If programs are looking for diamonds in the rough, American Samoa is not a bad place to look. Frederick Mauigoa has already started to shine through with his performance at Opening regionals in Hawaii and Oregon that eventually earned him an invite to The Opening finals next week.
As expected, he is raw, but the tools are there for him to be a good offensive lineman at the next level.
He is surprisingly light on his feet and moves well. He has outstanding size, especially in his lower half. He has room to add even more and it would not surprise me to see him weigh in the 320+ range and carry it quite well.
There is limited film of him available, but he shows well in what I did see. He moves really well when pulling and getting to the second level. He needs to learn to set himself and keep his feet going on contact, but he can learn to become better at that. He can move players well at the point of attack, yet has trouble sustaining blocks. His hand fits is actually really good, but he needs to be nastier. I want to see him finish and look to put more players on their ass consistently.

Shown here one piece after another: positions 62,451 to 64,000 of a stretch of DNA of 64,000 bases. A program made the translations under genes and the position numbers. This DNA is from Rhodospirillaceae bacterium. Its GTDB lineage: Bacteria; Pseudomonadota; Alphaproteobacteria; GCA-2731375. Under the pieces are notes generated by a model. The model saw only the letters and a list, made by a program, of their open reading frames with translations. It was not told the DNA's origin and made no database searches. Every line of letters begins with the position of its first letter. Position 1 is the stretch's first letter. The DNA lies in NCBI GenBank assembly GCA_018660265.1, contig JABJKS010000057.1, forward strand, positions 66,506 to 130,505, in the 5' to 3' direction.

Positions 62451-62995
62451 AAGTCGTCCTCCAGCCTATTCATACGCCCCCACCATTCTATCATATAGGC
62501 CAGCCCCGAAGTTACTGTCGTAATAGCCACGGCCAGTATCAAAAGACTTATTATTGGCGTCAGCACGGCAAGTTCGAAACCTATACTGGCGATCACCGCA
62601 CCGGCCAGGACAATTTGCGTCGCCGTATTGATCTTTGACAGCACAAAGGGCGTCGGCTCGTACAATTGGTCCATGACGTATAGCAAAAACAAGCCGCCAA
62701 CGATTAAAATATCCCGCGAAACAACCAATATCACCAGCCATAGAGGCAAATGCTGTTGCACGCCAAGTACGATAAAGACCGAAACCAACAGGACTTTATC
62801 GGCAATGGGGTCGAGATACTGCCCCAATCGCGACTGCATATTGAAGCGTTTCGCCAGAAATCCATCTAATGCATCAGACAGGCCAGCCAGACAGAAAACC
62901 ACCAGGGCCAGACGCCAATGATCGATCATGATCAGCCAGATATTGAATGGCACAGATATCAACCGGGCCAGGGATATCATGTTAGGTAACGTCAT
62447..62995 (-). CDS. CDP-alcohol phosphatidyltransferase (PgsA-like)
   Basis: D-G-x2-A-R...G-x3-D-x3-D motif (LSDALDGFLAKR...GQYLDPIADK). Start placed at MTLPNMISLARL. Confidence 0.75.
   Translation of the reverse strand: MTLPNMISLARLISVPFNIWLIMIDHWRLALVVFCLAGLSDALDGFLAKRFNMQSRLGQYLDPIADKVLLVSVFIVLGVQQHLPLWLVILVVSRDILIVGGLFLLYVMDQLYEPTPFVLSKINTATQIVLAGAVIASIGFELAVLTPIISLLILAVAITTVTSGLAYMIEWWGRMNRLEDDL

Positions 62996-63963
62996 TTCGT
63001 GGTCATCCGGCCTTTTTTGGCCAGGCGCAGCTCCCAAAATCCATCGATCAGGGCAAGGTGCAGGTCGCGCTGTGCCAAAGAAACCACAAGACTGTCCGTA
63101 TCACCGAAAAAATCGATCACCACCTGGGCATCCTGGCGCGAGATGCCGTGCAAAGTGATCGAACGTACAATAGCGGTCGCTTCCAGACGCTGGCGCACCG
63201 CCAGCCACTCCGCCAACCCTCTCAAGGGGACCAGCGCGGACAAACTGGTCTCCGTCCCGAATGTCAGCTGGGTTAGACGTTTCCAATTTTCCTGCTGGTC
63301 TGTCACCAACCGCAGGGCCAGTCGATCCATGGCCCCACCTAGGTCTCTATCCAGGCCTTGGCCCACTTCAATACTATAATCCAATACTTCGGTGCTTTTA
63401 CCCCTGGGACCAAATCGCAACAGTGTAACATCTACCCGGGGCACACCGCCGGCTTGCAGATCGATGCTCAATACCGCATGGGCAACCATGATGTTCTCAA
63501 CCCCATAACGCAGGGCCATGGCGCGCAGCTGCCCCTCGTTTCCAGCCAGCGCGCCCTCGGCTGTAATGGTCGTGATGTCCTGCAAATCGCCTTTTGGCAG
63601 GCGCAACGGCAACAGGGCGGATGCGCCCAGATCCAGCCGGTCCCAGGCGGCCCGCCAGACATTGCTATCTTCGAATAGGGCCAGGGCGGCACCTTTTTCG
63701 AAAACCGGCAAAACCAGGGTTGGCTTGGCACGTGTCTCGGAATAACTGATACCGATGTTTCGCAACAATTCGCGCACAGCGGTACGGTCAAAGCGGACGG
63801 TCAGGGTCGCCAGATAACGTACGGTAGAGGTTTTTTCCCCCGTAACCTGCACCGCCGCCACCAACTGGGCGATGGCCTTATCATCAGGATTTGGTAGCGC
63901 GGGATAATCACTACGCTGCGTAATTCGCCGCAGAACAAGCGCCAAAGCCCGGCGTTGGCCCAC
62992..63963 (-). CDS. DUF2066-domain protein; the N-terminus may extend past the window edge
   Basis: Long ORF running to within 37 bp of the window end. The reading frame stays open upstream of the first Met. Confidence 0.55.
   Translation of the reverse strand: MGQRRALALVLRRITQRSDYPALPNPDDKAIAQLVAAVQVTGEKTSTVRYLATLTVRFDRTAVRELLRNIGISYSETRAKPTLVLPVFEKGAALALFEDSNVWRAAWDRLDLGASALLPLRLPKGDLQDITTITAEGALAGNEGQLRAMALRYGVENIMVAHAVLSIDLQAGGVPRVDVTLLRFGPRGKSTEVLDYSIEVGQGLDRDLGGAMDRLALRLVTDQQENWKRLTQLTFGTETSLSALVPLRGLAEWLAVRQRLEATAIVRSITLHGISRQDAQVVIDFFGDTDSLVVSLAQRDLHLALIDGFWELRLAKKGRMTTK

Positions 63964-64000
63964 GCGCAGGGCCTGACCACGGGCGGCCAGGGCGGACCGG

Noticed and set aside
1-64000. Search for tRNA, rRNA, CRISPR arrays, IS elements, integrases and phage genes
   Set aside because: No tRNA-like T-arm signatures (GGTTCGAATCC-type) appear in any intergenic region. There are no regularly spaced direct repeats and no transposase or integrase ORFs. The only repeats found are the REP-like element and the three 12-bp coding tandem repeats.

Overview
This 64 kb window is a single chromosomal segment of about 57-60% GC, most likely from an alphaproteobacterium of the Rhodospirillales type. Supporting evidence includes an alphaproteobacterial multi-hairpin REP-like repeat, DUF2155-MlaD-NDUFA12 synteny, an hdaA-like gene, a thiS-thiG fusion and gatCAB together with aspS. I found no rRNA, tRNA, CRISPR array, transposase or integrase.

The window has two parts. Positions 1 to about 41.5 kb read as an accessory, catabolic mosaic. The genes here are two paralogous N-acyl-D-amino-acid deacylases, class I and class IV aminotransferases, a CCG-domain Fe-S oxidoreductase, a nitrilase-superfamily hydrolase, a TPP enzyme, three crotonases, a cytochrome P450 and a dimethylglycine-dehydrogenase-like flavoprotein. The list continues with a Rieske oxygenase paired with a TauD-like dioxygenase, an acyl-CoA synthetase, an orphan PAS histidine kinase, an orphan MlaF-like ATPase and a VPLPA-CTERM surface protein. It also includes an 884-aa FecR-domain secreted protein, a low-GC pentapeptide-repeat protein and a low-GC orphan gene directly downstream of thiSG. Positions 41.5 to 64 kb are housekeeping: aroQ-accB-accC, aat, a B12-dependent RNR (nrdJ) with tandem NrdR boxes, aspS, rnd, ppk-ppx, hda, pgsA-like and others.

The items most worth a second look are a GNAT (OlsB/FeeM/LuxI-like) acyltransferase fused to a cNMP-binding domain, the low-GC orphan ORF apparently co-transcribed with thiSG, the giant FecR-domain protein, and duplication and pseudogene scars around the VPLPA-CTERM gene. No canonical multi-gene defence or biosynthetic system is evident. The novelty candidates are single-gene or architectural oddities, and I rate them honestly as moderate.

He moves really well in pass protection, although he will cross his feet if he faces speed. He also needs to learn how to anchor better against the bull rush a lot better. The hand placement with his punch and the mobility he shows are very encouraging, though.
It’s tough to say what scheme he fits best right now at guard, but I believe he is the kind of athlete that should be able to develop to play in any offensive scheme.
It’s all about potential and what Mauioga could be. His ceiling looks to be extremely high because of his size and the way he moves. My only real concern is that I didn’t see enough of a nasty streak from him on film. Even without that, he has the potential to develop into an outstanding guard after developing his technique in the right program.
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Jamie Uyeyama was a way too small defensive tackle at Idaho State University and a more appropriately sized rush end at Simon Fraser University. He was a coach at the college and high school level and is the son of Ron Uyeyama, a member of the Delta Sports Hall of Fame and high school football coach for over 30 years (hence the site name, Son of a Coach).